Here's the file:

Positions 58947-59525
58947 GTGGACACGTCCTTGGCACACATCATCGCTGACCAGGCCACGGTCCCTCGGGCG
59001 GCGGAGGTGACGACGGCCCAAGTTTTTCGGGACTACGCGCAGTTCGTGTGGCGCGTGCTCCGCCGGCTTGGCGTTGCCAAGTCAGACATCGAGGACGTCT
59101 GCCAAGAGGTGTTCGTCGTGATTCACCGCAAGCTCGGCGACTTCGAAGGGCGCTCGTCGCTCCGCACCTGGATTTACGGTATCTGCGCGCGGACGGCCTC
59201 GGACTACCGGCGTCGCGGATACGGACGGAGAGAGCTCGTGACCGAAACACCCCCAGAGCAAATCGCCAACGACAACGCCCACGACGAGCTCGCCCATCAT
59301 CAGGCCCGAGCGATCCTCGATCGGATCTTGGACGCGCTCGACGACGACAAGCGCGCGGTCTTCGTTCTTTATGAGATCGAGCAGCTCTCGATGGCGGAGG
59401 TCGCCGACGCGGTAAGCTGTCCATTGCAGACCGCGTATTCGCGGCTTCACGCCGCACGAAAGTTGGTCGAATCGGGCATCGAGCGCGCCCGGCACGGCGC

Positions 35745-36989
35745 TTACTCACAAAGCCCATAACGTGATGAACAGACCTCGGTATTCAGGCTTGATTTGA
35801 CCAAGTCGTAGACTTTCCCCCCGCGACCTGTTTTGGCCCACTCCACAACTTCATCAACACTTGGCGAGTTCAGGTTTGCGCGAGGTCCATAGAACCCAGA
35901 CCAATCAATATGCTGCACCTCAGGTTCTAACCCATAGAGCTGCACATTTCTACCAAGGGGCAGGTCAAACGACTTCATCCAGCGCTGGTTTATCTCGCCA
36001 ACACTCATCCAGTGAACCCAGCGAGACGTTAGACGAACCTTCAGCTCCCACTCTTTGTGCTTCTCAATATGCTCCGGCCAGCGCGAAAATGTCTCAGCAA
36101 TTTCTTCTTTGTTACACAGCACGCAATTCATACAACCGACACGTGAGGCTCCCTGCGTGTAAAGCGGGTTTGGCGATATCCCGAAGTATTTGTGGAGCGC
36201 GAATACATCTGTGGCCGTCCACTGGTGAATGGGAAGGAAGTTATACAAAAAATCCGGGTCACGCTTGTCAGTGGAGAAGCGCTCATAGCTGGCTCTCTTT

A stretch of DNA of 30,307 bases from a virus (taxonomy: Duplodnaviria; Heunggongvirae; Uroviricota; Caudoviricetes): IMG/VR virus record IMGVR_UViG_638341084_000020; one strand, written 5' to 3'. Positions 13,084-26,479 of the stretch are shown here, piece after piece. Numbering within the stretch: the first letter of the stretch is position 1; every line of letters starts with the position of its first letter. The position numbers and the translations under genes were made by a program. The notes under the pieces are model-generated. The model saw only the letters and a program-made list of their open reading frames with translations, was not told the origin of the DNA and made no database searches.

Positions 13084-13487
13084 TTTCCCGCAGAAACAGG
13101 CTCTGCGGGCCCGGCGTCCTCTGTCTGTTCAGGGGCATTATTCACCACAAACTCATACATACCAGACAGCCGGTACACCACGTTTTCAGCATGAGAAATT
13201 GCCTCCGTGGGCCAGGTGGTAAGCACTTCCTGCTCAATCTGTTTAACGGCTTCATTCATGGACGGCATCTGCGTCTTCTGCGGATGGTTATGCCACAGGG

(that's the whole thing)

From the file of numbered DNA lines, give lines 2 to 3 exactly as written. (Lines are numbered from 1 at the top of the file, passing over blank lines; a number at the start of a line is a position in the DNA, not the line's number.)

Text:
58947 GTGGACACGTCCTTGGCACACATCATCGCTGACCAGGCCACGGTCCCTCGGGCG
59001 GCGGAGGTGACGACGGCCCAAGTTTTTCGGGACTACGCGCAGTTCGTGTGGCGCGTGCTCCGCCGGCTTGGCGTTGCCAAGTCAGACATCGAGGACGTCT